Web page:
Why an Esports champion's DTM prize drive is in peril for 2023

The winner of the 2022 DTM Esports championship was set to earn a full real-world season in the GT4-based DTM Trophy series this year. But following the ITR's dissolution, his prize drive looks to have been rescinded.

Why an Esports champion's DTM prize drive is in peril for 2023

Kevin Siggy should currently be preparing for a season in the DTM Trophy, the former GT4 support class of Germany’s premier GT3 series. Instead, he’s been focusing on the Le Mans Virtual Series and a calendar filled with sim racing Esports events which will undoubtedly be successful for the Team Redline driver. When it comes to non-iRacing virtual competitions, Siggy is among the very best in the world.

The Slovenian 24-year-old for the most part lets his results do the talking. He previously won the 2019 McLaren Shadow competition and is the reigning Formula Pro Series title holder. Last season, he was also the DTM Esports victor, which carried the prize of a fully funded DTM Trophy seat for 2023 - which was advertised as soon as qualifying for the competition opened in December 2021.

Siggy took on a highly competitive field, including prior champion and DTM Trophy prize-drive winner Moritz Lohner, Team Fordzilla’s Gianmarco Fiduci and RaceRoom expert Florian Hasse. The next step was an in-person shoot-out amongst the top five in the Esports standings, which he duly won, including tests such as driving BMW machinery at the Red Bull Ring followed by media and fitness challenges at the Lausitzring.

But in November, Gerhard Berger dissolved DTM’s parent body, ITR. The ADAC agreed to purchase the rights for the series but the original organisation was shuttered with its portfolio of series at the mercy of the new promoter.

While the DTM will continue in both name and spirit this year, the single-driver DTM Trophy series has been discontinued. The ADAC continuing to promote its two-driver ADAC GT4 Germany series instead, although the BMW M2 Racing Cup and Porsche Carrera Cup Germany continue as undercards.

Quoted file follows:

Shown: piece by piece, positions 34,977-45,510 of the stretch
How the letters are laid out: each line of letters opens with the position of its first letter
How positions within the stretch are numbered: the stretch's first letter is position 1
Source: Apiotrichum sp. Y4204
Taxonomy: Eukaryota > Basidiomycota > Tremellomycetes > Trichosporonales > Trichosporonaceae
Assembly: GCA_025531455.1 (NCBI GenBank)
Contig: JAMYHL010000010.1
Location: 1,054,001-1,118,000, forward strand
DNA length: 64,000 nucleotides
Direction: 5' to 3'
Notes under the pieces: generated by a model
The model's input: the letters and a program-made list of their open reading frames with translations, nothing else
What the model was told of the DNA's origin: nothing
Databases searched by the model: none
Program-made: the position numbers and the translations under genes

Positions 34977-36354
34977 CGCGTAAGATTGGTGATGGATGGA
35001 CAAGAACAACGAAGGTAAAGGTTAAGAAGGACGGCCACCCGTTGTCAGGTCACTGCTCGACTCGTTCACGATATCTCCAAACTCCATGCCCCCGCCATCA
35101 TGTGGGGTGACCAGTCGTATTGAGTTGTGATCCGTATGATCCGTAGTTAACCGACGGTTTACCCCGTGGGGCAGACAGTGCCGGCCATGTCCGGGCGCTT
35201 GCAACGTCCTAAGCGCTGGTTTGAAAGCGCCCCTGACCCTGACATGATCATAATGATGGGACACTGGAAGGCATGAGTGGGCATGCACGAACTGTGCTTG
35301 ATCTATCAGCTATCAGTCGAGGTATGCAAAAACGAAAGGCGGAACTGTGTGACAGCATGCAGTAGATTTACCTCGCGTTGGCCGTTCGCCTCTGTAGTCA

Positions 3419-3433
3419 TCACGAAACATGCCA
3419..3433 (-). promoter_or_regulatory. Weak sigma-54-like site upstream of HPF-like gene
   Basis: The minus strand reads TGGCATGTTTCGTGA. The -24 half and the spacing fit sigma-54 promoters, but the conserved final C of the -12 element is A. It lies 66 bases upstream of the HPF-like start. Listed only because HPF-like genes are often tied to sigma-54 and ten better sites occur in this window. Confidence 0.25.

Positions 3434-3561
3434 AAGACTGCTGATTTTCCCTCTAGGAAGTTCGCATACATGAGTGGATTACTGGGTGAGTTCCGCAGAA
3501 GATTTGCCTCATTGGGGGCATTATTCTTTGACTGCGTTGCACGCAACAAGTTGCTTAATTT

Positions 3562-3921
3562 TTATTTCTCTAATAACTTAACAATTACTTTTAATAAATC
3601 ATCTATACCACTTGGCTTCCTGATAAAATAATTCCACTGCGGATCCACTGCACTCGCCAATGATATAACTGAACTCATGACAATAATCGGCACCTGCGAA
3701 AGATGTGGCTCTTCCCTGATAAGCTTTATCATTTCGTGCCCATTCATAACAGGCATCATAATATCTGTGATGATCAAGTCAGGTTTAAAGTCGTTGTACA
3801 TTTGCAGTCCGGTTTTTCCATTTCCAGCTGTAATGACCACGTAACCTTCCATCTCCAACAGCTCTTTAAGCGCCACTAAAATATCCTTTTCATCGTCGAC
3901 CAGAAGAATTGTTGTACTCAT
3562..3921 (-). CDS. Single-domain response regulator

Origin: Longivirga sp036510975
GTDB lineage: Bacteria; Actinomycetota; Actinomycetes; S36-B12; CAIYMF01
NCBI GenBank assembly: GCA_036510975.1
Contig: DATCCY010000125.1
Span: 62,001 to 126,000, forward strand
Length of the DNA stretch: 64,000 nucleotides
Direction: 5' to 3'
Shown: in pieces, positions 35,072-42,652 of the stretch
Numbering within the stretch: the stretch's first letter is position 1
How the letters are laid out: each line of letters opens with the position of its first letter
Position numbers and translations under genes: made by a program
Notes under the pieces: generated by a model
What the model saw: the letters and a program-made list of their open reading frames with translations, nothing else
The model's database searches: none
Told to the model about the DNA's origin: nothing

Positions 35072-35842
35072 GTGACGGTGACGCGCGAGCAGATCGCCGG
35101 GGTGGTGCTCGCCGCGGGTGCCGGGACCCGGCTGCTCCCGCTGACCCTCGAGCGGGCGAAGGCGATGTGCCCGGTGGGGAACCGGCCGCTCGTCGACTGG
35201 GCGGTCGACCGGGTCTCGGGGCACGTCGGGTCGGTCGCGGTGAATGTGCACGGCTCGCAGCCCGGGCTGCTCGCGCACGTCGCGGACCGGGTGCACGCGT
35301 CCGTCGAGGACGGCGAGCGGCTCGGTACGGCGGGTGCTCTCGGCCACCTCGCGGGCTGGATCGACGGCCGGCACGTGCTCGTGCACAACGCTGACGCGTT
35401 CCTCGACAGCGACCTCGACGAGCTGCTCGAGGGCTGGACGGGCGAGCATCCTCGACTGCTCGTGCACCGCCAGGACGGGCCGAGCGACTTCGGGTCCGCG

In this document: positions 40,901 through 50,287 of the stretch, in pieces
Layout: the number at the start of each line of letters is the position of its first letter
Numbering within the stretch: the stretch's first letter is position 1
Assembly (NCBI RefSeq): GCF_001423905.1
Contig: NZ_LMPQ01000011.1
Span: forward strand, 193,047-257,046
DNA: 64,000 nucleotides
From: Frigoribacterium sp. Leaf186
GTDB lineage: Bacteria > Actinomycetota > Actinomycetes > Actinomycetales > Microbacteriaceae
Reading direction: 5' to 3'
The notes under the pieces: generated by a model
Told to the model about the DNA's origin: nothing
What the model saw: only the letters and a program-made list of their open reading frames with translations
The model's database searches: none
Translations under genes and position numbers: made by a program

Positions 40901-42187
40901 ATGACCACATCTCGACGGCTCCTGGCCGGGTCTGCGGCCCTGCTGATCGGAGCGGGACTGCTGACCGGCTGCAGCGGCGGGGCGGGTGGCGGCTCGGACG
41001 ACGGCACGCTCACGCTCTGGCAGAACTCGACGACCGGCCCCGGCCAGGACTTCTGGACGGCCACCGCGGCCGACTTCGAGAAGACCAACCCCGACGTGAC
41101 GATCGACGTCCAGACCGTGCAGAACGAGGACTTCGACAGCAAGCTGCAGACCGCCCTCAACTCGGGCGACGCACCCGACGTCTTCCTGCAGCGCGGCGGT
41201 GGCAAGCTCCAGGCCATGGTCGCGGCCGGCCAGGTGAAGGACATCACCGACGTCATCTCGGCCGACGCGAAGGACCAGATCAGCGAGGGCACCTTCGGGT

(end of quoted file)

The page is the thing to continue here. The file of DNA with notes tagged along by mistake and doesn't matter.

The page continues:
Siggy was emailed the bad news on 29 December.

“Firstly, I had to chase them and ask myself to find out,” he says.

“I talked to Martin Tomczyk, the 2011 DTM champion who was involved in the shoot-out, but you know it’s nothing to do with him.

“He said he had no idea, it’s people higher up. Specifically, he wasn’t told about my programme, but he did help me find the people I did need to speak to.

Kevin Siggy won the 2022 DTM Esports competition for Team Redline

Kevin Siggy won the 2022 DTM Esports competition for Team Redline

“The email I received explained the ITR and DTM scenario, the change of ownership and how the programme I took part in ‘stopped entirely’ but ‘we’d like to thank you for your participation’.

“That’s it.”

Siggy says he's “had no replies since that email on 29 December”.

“A drive in GT4 Germany or BMW M2 would be better than nothing, but they didn’t do anything so far,” he adds.

Losing the prize drive was a tough enough blow, but Siggy says months of preparation have also potentially gone to waste.

“I was told that it will be much easier to do my race licence in Germany, rather than the Netherlands where I’m currently located,” he explains.

“But I would need a residency there for it to be handled easier. Luckily one of my mum’s best friends lived there, so I stayed over and asked for her permission for me to be signed as a resident at her place.

“The next step was the theory test, which DTM funded. But I needed to travel there and also ask racing driver Louis Henkefend for a favour, who was kind enough to translate the exam for me as it was all in German.”

DTM Trophy is no more, but Siggy is hopeful that his prize drive will be honoured either in ADAC GT4 Germany or another of its support categories

DTM Trophy is no more, but Siggy is hopeful that his prize drive will be honoured either in ADAC GT4 Germany or another of its support categories

Photo by: ADAC

Siggy passed it, so it was on to two real-world race weekends in order to achieve a licence before the 2023 DTM Trophy season.

“I got the national licence, which I paid for, and then it was on to three national-level races; two sprints and one endurance, supposedly funded by the DTM,” he says.

“The first weekend was then cancelled. I received a voicemail explaining it was for ‘internal reasons’, but no more.

“But, the second weekend was still promised, so even my mum bought a plane ticket to come and watch me, but then another voicemail and another cancellation.

“I was told it would definitely happen in 2023, in either January, February or March, but then of course, I received the aforementioned email from the DTM once I had chased them.”

Responding to a request for comment, the DTM said: “In consequence of the acquisition of the DTM brand by ADAC, ITR GmbH which was promoting the DTM Trophy so far will no longer promote the series.

“Due to that fact, we are currently reviewing and analysing the situation in detail.”

Should a resolution be found, Siggy has pledged that real world racing would take precedence over any virtual contests.

“I would 100% do anything by ADAC, it’s still a dream,” he says.

“It’s a priority over virtual racing, so if any motorsport clashes with sim racing this year, I will do that instead.”

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